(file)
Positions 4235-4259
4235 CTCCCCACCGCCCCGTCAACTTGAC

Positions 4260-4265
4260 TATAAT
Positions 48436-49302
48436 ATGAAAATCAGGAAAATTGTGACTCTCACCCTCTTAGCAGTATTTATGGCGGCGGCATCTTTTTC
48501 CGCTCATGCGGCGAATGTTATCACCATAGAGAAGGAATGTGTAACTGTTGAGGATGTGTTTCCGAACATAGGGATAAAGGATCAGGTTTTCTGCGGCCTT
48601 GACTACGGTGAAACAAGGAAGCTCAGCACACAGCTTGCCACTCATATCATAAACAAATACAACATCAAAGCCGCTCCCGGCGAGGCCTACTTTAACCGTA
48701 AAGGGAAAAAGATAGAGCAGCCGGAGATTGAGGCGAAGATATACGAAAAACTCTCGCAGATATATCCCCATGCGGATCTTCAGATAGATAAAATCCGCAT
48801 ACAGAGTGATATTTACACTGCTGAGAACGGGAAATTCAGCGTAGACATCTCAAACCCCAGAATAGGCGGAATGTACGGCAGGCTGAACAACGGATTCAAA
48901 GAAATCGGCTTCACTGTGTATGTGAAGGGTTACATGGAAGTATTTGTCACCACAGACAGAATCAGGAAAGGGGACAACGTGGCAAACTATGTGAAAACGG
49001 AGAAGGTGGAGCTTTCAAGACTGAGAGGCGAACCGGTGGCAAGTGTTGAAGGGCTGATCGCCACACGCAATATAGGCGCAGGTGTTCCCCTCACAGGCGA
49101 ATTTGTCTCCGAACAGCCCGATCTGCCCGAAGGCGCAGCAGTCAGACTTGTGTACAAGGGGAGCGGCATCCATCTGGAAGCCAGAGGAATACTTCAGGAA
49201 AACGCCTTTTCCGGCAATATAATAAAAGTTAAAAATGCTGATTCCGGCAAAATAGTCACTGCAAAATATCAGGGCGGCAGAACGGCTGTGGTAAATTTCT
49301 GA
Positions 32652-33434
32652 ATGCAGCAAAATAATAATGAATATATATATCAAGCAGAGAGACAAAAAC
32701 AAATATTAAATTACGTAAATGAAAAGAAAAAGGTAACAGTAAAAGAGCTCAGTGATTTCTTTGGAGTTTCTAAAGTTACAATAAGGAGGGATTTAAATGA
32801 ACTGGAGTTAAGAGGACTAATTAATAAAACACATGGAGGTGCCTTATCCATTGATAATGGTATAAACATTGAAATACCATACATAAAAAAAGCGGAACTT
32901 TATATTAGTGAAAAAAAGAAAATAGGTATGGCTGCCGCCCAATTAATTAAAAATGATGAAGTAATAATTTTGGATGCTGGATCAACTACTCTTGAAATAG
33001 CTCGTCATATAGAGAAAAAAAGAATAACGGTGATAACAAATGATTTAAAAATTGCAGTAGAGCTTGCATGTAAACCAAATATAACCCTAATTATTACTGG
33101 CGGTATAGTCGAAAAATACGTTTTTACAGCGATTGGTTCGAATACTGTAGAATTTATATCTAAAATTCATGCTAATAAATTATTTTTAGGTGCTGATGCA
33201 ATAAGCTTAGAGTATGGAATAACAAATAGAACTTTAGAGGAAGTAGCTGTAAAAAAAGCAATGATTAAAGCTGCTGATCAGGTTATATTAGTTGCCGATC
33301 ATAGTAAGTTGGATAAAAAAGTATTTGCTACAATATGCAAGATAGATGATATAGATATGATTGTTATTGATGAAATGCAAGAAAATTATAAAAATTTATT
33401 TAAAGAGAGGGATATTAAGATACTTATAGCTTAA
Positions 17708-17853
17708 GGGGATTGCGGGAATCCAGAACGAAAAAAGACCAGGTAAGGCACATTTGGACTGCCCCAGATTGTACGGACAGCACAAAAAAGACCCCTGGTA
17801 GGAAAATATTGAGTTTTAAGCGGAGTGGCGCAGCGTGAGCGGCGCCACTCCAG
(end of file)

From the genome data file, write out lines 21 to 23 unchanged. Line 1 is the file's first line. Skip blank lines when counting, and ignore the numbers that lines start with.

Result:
33001 CTCGTCATATAGAGAAAAAAAGAATAACGGTGATAACAAATGATTTAAAAATTGCAGTAGAGCTTGCATGTAAACCAAATATAACCCTAATTATTACTGG
33101 CGGTATAGTCGAAAAATACGTTTTTACAGCGATTGGTTCGAATACTGTAGAATTTATATCTAAAATTCATGCTAATAAATTATTTTTAGGTGCTGATGCA
33201 ATAAGCTTAGAGTATGGAATAACAAATAGAACTTTAGAGGAAGTAGCTGTAAAAAAAGCAATGATTAAAGCTGCTGATCAGGTTATATTAGTTGCCGATC